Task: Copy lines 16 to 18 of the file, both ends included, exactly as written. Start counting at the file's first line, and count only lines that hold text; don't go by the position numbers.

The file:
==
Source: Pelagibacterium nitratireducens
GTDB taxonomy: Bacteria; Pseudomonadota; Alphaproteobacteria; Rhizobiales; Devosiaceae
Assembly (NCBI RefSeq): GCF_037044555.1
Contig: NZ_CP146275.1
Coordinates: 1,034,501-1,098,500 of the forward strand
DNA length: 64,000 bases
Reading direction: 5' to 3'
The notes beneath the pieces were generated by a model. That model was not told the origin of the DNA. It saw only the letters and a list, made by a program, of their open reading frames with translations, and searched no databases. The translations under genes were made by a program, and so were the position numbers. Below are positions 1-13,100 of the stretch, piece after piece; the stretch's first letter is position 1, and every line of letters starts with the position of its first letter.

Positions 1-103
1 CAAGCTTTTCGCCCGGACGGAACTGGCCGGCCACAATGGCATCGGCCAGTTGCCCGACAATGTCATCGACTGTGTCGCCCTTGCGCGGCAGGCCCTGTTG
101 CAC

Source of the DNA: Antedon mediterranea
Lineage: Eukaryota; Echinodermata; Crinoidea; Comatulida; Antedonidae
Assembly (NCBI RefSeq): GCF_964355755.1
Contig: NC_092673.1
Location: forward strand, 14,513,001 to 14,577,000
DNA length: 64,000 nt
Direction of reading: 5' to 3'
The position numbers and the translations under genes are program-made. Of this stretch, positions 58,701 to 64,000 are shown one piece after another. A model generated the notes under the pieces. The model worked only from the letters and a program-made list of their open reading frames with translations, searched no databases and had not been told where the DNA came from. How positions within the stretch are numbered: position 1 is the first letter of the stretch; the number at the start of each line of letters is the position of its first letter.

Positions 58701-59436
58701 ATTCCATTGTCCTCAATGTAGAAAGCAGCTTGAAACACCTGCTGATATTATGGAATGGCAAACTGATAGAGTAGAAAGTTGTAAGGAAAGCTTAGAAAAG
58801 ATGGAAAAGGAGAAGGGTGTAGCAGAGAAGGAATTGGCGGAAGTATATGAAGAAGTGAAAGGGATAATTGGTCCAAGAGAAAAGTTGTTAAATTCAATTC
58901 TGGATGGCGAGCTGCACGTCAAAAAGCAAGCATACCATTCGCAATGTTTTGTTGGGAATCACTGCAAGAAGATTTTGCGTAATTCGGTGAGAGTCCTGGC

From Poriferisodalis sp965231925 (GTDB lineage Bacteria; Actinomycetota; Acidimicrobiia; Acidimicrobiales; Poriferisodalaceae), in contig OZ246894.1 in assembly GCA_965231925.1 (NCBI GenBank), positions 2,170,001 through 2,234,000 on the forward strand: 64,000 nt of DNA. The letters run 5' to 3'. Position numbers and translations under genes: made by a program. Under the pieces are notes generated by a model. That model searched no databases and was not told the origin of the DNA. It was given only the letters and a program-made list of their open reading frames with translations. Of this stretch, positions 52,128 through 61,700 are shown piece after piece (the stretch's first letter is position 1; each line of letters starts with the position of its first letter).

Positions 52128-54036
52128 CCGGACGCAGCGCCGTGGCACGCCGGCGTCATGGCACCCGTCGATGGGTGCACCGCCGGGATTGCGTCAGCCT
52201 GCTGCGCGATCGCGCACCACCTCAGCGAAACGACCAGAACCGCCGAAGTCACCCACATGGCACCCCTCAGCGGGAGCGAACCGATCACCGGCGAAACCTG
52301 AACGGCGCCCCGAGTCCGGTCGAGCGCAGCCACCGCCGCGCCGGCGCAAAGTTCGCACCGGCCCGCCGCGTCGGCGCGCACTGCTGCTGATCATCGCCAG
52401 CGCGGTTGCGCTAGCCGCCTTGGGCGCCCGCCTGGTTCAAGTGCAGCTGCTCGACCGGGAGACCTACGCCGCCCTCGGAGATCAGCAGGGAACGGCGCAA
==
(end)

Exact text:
Location: forward strand, 14,513,001 to 14,577,000
DNA length: 64,000 nt
Direction of reading: 5' to 3'